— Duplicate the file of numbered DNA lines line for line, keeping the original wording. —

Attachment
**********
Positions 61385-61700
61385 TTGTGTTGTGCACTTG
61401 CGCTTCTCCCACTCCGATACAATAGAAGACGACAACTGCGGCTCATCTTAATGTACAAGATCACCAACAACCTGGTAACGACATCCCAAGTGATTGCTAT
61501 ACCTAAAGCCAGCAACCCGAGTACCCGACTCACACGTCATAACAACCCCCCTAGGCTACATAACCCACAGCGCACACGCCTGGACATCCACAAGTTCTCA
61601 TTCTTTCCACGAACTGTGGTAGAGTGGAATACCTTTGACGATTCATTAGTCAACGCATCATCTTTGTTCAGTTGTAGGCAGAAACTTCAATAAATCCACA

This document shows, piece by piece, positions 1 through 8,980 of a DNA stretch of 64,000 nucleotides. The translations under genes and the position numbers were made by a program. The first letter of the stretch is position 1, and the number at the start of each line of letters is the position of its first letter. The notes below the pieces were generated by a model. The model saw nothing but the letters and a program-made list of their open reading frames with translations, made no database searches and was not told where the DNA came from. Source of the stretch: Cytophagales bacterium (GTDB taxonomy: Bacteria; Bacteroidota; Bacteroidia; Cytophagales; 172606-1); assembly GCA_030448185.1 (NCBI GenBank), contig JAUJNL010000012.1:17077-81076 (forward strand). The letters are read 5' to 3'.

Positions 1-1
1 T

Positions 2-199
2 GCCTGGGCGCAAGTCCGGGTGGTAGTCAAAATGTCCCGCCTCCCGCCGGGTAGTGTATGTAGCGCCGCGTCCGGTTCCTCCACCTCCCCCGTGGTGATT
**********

Positions 61385-61700
61385 TTGTGTTGTGCACTTG
61401 CGCTTCTCCCACTCCGATACAATAGAAGACGACAACTGCGGCTCATCTTAATGTACAAGATCACCAACAACCTGGTAACGACATCCCAAGTGATTGCTAT
61501 ACCTAAAGCCAGCAACCCGAGTACCCGACTCACACGTCATAACAACCCCCCTAGGCTACATAACCCACAGCGCACACGCCTGGACATCCACAAGTTCTCA
61601 TTCTTTCCACGAACTGTGGTAGAGTGGAATACCTTTGACGATTCATTAGTCAACGCATCATCTTTGTTCAGTTGTAGGCAGAAACTTCAATAAATCCACA

This document shows, piece by piece, positions 1 through 8,980 of a DNA stretch of 64,000 nucleotides. The translations under genes and the position numbers were made by a program. The first letter of the stretch is position 1, and the number at the start of each line of letters is the position of its first letter. The notes below the pieces were generated by a model. The model saw nothing but the letters and a program-made list of their open reading frames with translations, made no database searches and was not told where the DNA came from. Source of the stretch: Cytophagales bacterium (GTDB taxonomy: Bacteria; Bacteroidota; Bacteroidia; Cytophagales; 172606-1); assembly GCA_030448185.1 (NCBI GenBank), contig JAUJNL010000012.1:17077-81076 (forward strand). The letters are read 5' to 3'.

Positions 1-1
1 T

Positions 2-199
2 GCCTGGGCGCAAGTCCGGGTGGTAGTCAAAATGTCCCGCCTCCCGCCGGGTAGTGTATGTAGCGCCGCGTCCGGTTCCTCCACCTCCCCCGTGGTGATT